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Multilevel analysis of unhealthy bodyweight among women in Malawi: Does urbanisation matter?
Authors: Rotimi Felix Afolabi and Martin Enock Palamuleni
Source: PLOS ONE , Vol. 16, No. 3; DOI:
Topic(s): Body Mass Index (BMI)
Rural-urban differentials
Women's health
Country: Africa
Published: JAN 2021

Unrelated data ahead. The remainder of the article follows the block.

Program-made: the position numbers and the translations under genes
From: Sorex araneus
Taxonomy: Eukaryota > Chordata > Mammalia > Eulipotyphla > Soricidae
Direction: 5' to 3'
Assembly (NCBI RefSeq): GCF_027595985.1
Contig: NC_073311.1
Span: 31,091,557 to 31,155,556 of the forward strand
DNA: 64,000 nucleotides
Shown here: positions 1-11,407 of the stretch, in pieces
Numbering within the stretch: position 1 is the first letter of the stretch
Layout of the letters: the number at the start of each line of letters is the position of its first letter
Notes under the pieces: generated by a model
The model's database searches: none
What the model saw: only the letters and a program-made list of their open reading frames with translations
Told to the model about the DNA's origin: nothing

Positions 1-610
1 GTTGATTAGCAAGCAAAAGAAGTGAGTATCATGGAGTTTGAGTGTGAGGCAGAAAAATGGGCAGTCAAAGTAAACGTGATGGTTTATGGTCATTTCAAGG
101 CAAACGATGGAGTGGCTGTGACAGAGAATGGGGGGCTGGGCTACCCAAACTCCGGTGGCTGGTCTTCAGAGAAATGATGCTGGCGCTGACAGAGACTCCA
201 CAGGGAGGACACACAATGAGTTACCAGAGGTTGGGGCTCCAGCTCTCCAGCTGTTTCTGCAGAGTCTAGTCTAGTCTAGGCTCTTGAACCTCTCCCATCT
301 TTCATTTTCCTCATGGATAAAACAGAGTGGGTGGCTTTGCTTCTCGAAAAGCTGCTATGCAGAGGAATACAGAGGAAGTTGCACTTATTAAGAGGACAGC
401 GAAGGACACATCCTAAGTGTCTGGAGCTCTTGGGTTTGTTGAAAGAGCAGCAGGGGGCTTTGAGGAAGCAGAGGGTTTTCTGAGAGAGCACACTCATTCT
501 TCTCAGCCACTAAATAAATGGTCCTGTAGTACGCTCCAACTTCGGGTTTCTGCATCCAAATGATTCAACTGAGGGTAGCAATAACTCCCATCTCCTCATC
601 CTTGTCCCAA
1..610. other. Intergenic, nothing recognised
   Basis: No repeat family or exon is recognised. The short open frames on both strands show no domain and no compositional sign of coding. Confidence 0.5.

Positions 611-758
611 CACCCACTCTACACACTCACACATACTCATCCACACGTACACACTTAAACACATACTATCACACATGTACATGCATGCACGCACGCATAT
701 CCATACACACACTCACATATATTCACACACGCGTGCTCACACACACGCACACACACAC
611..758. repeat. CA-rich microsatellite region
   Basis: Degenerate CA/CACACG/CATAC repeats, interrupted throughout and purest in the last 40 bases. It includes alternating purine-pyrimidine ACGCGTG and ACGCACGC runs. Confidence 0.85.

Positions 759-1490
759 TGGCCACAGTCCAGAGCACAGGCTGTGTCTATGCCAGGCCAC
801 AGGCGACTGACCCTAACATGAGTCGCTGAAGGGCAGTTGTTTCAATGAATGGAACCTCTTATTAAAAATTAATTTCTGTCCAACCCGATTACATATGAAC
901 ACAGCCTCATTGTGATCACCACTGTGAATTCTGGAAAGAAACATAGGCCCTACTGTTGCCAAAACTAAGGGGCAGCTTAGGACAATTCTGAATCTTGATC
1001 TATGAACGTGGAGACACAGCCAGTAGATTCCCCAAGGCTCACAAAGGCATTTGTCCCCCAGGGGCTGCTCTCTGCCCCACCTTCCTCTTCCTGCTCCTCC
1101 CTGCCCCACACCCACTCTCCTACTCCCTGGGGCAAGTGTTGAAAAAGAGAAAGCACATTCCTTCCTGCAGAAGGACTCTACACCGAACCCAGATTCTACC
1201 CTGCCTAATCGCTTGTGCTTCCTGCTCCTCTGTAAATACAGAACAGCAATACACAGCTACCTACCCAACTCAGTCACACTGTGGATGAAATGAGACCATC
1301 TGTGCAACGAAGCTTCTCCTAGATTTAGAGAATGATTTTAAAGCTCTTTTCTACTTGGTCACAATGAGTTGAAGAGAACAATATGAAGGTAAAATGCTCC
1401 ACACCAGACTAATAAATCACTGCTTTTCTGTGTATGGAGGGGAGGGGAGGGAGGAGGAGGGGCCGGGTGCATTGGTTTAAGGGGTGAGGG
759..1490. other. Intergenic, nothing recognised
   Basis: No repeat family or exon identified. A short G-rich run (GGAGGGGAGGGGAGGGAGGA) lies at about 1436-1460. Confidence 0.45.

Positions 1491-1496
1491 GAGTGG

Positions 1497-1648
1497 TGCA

Abstract: Background Underweight and overweight constitute unhealthy bodyweight and their coexistence is symptomatic of the dual burden of malnutrition (DBM) of high public health concern in many sub-Saharan Africa countries. Little is known about DBM and its correlates in Malawi, a country undergoing urbanisation. The study examined net effects of urban residence on unhealthy weights amidst individual- and community-level factors among women in Malawi. Methods Data on 7231 women aged 15-49 years nested within 850 communities extracted from 2015-16 Malawi Demographic and Health Survey were analysed. Women's weight status measured by body mass index, operationally categorised as underweight, normal and overweight, was the outcome variable while urban-rural residence was the main explanatory variable. Multilevel multinomial logistic regression analysis was employed at 5% significant level; the relative-risk ratio (RR) and its 95% confidence interval (CI) were presented. Results Urban residents had a significantly higher prevalence of overweight than rural (36.4% vs. 17.2%; p Conclusions The study demonstrated association between urban residence and women overweight. Other important associated factors of overweight included breastfeeding, community education- and poverty-level, while education attainment, marital status and ethnicity were associated with the dual unhealthy weight. Thus, both individual- and community-level characteristics are important considerations for policy makers in designing interventions to address DBM in Malawi.